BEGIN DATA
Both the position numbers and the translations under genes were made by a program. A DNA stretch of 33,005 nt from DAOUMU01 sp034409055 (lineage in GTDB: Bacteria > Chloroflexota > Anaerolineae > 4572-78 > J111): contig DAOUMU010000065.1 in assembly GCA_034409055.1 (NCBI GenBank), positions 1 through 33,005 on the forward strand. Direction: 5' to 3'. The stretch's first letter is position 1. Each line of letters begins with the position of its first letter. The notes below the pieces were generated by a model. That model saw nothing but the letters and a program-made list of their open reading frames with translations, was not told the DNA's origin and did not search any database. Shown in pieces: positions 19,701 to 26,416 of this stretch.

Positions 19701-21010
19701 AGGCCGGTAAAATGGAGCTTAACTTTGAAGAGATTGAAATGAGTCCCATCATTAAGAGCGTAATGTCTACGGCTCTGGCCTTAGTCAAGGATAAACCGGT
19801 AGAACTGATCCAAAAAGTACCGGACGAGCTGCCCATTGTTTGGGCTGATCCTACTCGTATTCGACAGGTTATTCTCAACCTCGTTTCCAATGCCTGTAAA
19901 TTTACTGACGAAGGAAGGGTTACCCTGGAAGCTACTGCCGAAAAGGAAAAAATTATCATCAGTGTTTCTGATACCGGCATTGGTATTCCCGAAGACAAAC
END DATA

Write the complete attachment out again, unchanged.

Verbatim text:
Both the position numbers and the translations under genes were made by a program. A DNA stretch of 33,005 nt from DAOUMU01 sp034409055 (lineage in GTDB: Bacteria > Chloroflexota > Anaerolineae > 4572-78 > J111): contig DAOUMU010000065.1 in assembly GCA_034409055.1 (NCBI GenBank), positions 1 through 33,005 on the forward strand. Direction: 5' to 3'. The stretch's first letter is position 1. Each line of letters begins with the position of its first letter. The notes below the pieces were generated by a model. That model saw nothing but the letters and a program-made list of their open reading frames with translations, was not told the DNA's origin and did not search any database. Shown in pieces: positions 19,701 to 26,416 of this stretch.

Positions 19701-21010
19701 AGGCCGGTAAAATGGAGCTTAACTTTGAAGAGATTGAAATGAGTCCCATCATTAAGAGCGTAATGTCTACGGCTCTGGCCTTAGTCAAGGATAAACCGGT
19801 AGAACTGATCCAAAAAGTACCGGACGAGCTGCCCATTGTTTGGGCTGATCCTACTCGTATTCGACAGGTTATTCTCAACCTCGTTTCCAATGCCTGTAAA
19901 TTTACTGACGAAGGAAGGGTTACCCTGGAAGCTACTGCCGAAAAGGAAAAAATTATCATCAGTGTTTCTGATACCGGCATTGGTATTCCCGAAGACAAAC